Syracuse: the ancient capital of Sicily.
The Amphitheater of Syracuse is about 140 m long and 120 m wide, which is a bit smaller than the more famous Amphitheater of Verona. As was usual, the main entrances to the arena, where the gladiators played their murderous games, were situated along the long axis of the elliptical building. The main entrance was in the south, visible on the first photo.
The monument, which has been dated to as early as the first century CE and as late as the fourth century, was in the east hollowed out of a hillside; in the west, on the other hand, the monument was built out of large blocks of limestone from the nearby quarries. Many of them were removed in the sixteenth century, when the Spanish needed stones to rebuild the fortifications of Syracuse (the same happened to the Theater and the Altar of Hiero).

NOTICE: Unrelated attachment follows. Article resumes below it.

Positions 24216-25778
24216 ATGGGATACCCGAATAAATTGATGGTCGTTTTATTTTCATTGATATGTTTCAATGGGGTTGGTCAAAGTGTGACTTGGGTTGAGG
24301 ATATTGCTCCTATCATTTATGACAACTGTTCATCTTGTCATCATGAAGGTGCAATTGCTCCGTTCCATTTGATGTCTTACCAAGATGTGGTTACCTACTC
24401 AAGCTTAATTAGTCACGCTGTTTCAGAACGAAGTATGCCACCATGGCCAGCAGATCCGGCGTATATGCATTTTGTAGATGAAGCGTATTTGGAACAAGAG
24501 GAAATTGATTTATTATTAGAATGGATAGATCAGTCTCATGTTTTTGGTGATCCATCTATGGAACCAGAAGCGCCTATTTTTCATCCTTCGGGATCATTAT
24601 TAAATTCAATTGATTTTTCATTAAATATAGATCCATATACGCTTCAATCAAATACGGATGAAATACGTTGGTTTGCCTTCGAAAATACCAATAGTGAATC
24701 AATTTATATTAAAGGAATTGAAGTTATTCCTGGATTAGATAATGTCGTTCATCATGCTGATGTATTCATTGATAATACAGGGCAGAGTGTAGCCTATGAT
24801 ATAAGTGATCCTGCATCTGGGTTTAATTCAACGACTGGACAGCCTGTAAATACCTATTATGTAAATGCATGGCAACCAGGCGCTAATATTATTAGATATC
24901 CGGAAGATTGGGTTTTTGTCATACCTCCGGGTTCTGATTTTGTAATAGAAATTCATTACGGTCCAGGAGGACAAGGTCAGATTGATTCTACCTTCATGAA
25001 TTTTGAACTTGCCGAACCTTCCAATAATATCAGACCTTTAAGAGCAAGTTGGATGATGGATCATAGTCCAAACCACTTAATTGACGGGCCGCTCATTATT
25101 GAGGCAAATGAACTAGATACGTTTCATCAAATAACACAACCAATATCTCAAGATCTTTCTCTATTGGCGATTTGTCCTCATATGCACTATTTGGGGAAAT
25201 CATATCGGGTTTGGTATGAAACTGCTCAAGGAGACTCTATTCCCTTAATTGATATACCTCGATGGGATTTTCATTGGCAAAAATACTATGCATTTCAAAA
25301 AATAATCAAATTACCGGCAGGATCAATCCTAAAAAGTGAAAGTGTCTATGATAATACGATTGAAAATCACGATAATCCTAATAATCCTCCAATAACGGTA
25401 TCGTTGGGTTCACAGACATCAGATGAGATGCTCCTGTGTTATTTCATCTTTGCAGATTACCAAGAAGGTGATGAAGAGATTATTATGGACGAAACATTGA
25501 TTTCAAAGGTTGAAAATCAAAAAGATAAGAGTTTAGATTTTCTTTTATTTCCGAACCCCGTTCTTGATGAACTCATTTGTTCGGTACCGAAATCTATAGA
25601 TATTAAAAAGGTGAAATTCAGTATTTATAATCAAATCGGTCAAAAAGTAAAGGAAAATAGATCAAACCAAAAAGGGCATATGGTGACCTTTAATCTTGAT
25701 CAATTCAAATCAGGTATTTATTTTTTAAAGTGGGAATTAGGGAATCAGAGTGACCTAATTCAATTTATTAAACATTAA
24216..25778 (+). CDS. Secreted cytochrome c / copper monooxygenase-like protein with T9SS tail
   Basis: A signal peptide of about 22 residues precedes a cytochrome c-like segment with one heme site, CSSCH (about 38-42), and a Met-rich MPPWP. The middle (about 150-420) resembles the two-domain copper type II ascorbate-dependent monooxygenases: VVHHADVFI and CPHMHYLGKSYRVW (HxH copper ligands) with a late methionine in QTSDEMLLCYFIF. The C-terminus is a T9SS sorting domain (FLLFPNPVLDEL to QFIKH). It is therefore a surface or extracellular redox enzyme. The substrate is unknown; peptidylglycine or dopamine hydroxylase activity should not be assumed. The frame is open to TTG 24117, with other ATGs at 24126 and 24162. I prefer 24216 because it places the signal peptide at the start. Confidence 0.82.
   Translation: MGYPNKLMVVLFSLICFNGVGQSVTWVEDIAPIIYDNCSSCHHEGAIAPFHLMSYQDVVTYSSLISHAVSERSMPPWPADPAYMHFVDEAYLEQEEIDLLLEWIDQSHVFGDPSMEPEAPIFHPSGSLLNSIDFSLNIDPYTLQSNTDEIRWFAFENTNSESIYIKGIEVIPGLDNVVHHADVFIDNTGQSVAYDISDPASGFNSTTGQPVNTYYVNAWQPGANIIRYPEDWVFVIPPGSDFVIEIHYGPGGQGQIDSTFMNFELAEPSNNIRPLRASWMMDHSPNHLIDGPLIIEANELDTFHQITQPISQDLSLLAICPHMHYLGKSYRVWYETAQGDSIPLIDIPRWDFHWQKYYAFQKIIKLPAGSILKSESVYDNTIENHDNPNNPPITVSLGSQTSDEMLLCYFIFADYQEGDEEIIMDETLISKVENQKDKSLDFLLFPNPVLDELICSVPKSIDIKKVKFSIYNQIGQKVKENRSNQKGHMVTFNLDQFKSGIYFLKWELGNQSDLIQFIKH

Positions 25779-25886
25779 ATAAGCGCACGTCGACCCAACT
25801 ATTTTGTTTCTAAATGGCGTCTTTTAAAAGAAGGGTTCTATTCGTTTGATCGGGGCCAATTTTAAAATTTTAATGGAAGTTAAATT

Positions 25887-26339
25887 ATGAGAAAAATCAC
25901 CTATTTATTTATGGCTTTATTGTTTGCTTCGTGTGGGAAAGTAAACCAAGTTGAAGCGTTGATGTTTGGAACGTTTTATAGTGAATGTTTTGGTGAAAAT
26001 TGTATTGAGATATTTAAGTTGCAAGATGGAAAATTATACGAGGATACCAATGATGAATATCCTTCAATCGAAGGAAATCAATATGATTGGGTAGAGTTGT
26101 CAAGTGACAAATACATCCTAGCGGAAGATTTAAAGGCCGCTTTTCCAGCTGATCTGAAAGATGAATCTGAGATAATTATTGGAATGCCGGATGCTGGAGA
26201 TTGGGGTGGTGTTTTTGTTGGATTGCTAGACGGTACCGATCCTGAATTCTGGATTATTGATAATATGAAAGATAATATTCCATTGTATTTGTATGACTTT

There were three sectors in which the people could be seated. The first rows of seats were for the people who had the Roman citizenship, the second sector was for the wealthy families, and the last group of rows was for the urban poor. In the center of the arena is a square hole that was almost certainly used for machinery that was used during the shows. For example, a lion might be brought into the arena with an elevator.